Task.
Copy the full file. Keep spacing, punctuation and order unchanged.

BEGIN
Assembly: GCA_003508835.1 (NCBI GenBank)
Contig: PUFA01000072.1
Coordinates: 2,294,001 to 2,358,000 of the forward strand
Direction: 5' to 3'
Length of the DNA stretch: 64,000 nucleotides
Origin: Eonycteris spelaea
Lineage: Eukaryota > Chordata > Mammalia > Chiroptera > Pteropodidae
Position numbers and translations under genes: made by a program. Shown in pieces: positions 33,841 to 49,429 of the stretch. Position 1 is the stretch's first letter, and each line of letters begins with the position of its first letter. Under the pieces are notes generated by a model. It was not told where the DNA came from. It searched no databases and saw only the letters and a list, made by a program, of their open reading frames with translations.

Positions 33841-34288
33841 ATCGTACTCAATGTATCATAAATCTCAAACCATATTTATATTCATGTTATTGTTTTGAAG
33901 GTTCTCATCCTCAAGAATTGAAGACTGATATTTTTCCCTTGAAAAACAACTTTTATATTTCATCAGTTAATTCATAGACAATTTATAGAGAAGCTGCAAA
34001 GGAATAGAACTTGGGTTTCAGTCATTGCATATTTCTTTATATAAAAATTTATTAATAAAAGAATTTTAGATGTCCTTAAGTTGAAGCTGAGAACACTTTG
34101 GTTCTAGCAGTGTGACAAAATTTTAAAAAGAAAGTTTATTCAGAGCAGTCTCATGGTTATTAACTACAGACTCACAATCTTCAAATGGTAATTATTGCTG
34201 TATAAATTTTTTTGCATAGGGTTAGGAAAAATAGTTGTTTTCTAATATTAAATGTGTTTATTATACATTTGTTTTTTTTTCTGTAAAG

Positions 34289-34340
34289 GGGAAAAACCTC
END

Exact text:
Assembly: GCA_003508835.1 (NCBI GenBank)
Contig: PUFA01000072.1
Coordinates: 2,294,001 to 2,358,000 of the forward strand
Direction: 5' to 3'
Length of the DNA stretch: 64,000 nucleotides
Origin: Eonycteris spelaea
Lineage: Eukaryota > Chordata > Mammalia > Chiroptera > Pteropodidae
Position numbers and translations under genes: made by a program. Shown in pieces: positions 33,841 to 49,429 of the stretch. Position 1 is the stretch's first letter, and each line of letters begins with the position of its first letter. Under the pieces are notes generated by a model. It was not told where the DNA came from. It searched no databases and saw only the letters and a list, made by a program, of their open reading frames with translations.

Positions 33841-34288
33841 ATCGTACTCAATGTATCATAAATCTCAAACCATATTTATATTCATGTTATTGTTTTGAAG
33901 GTTCTCATCCTCAAGAATTGAAGACTGATATTTTTCCCTTGAAAAACAACTTTTATATTTCATCAGTTAATTCATAGACAATTTATAGAGAAGCTGCAAA
34001 GGAATAGAACTTGGGTTTCAGTCATTGCATATTTCTTTATATAAAAATTTATTAATAAAAGAATTTTAGATGTCCTTAAGTTGAAGCTGAGAACACTTTG
34101 GTTCTAGCAGTGTGACAAAATTTTAAAAAGAAAGTTTATTCAGAGCAGTCTCATGGTTATTAACTACAGACTCACAATCTTCAAATGGTAATTATTGCTG
34201 TATAAATTTTTTTGCATAGGGTTAGGAAAAATAGTTGTTTTCTAATATTAAATGTGTTTATTATACATTTGTTTTTTTTTCTGTAAAG

Positions 34289-34340
34289 GGGAAAAACCTC